After the experience of the depression, both sides of politics had come to see unemployment as primarily an economic rather than a moral problem. In 1941 the Joint Committee on Social Security reported:
For long it was held that poverty was the fault of the individual and was solely due to inefficiency, improvidence, dishonesty, drunkenness and the like. More modern opinion is that poverty is mostly not the fault of the individual but of the environment in which he lives. Social services were developed largely because of the conviction that it is misfortune, not inherent evil, which brings people into want, and therefore it is the duty of the community to mitigate the worst effects of that want.
When Ben Chifley, the Minister for Post-War Reconstruction, announced Labor’s new scheme he made it clear that the unemployment benefit should not be seen as a ‘charitable dole’. While the scheme was not contributory, he argued that workers paid for their benefits through a graduated income tax. To reinforce the difference between the new scheme and the old state and territory ‘doles’, Chifley stressed that the new benefits would be paid in cash rather than in ration tickets and quoted from Fabian socialist George Cole’s book on the new Beveridge plan for social security in Britain:
No doubt, if they are given this, they will spend some of the money unwisely; but to allow a margin for unwise spending is part of the price society has to pay for freedom. A State in which every citizen received his income in kind, with no allowance for personal tastes, would be a Slave State.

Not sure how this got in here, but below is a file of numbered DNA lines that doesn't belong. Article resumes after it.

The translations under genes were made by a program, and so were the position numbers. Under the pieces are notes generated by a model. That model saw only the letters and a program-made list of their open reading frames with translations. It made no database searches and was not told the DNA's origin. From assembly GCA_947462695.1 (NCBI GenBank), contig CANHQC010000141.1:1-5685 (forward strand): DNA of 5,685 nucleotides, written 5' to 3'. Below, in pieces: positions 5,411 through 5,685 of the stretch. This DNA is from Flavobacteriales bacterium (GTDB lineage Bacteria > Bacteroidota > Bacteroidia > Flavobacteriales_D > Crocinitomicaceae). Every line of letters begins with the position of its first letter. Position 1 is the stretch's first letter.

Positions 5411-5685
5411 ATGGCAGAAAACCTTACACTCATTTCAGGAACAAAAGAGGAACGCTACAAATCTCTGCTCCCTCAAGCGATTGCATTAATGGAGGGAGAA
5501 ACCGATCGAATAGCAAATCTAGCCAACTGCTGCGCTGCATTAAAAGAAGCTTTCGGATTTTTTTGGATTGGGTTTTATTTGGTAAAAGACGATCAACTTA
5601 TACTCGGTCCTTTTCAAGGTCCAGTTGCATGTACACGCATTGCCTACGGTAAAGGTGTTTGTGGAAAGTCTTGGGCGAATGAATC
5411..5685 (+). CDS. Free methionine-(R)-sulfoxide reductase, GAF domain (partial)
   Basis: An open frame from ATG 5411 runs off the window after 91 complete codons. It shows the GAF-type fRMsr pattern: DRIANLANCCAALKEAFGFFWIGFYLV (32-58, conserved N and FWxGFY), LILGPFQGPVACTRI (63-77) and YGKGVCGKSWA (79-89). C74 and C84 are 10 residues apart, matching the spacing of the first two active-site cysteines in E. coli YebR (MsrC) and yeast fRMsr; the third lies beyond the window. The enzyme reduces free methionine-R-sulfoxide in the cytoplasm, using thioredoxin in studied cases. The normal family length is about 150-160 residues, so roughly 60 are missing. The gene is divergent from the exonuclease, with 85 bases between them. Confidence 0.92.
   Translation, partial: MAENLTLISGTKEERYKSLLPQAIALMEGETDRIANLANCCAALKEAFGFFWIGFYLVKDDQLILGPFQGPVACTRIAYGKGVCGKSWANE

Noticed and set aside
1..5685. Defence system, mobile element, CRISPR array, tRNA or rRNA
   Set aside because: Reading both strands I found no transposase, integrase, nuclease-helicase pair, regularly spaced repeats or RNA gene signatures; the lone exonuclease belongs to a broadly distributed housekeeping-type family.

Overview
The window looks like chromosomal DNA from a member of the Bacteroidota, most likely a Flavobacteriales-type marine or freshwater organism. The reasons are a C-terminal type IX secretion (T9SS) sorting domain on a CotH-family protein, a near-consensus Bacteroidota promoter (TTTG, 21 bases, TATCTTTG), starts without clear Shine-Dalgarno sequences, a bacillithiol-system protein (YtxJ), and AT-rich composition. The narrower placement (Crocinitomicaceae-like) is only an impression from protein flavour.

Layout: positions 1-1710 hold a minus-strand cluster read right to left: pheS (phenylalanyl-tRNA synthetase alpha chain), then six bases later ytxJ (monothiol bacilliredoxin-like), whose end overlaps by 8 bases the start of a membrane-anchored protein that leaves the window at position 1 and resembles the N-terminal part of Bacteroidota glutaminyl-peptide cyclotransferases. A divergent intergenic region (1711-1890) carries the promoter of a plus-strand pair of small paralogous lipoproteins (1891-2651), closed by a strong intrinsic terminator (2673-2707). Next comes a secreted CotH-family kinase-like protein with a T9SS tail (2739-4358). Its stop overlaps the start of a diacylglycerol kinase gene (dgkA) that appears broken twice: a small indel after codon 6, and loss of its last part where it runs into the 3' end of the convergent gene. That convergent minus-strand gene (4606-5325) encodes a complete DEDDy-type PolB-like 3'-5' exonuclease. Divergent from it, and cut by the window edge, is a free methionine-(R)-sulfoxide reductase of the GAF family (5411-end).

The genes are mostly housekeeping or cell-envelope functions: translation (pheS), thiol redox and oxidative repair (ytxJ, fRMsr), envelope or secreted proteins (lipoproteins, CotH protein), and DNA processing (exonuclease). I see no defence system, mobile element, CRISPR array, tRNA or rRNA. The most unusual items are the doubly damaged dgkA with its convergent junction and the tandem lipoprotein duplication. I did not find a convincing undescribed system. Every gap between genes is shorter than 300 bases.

Unemployment benefits were not the government’s primary response to unemployment and poverty. In a 1945 pamphlet titled Social Security and Reconstruction, Chifley argued for policies that would make social security benefits less and less necessary. The government’s full employment policies were designed to reduce the risk of future economic depressions and widespread cyclical unemployment. And by matching workers to job vacancies, the new Commonwealth Employment Service (CES) would reduce frictional unemployment.
With policies in place to manage the labour market, the social security system was designed to deal with the problem of short-term unemployment. This is part of the rationale for setting benefit levels low. When the Port Kembla Labour League lobbied the government to increase benefit levels, Labor’s Minister for Health, Nicholas McKenna responded:
When determining the rate of benefit, regard, was had to the fact that the benefit payments were to be of a temporary nature only, and that the claimants for benefit would normally resume work within a short space of time. In these circumstances, and in view of the wages received during employment, it is considered that the rate is not unreasonable.
Much has changed since unemployment payments were created. Issues that seemed settled in the 1940s are again up for debate. And the major issue of that era—whether to move to a social insurance system—is rarely debated now.